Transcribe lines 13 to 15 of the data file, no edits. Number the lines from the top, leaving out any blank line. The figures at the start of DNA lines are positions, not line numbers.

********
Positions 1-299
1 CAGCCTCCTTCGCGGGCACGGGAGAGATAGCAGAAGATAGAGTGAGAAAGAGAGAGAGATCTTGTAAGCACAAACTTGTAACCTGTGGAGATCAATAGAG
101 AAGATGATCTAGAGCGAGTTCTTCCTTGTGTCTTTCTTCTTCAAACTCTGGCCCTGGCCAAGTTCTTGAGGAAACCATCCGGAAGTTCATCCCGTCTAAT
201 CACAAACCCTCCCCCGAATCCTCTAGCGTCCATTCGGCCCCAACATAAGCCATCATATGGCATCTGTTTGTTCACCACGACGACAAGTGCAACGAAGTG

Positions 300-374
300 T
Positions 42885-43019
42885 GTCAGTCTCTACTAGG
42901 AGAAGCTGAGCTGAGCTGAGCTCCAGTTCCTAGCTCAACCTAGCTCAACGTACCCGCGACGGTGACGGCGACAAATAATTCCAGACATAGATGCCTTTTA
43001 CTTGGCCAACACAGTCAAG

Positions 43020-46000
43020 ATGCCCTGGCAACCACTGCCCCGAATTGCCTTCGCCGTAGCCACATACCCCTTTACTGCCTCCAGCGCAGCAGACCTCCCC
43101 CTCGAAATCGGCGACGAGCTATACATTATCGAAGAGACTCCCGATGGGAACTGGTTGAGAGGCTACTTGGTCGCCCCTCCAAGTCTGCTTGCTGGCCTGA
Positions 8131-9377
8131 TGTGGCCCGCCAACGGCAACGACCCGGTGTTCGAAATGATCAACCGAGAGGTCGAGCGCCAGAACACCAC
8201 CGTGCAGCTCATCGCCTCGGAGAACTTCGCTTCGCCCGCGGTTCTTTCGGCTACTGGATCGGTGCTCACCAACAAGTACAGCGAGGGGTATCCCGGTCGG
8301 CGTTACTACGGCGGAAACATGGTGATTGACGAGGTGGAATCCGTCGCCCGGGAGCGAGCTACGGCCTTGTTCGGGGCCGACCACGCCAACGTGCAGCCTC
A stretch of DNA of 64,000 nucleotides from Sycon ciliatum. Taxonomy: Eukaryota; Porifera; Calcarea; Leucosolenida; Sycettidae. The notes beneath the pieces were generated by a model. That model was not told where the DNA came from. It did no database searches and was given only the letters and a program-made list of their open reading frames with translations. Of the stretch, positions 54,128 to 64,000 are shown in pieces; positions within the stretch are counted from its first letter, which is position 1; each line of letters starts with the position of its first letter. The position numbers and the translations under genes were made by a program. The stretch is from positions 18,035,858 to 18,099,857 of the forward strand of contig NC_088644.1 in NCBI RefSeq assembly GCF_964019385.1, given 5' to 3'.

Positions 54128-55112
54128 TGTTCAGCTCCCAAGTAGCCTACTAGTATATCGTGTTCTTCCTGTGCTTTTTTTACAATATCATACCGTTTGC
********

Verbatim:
43101 CTCGAAATCGGCGACGAGCTATACATTATCGAAGAGACTCCCGATGGGAACTGGTTGAGAGGCTACTTGGTCGCCCCTCCAAGTCTGCTTGCTGGCCTGA
Positions 8131-9377
8131 TGTGGCCCGCCAACGGCAACGACCCGGTGTTCGAAATGATCAACCGAGAGGTCGAGCGCCAGAACACCAC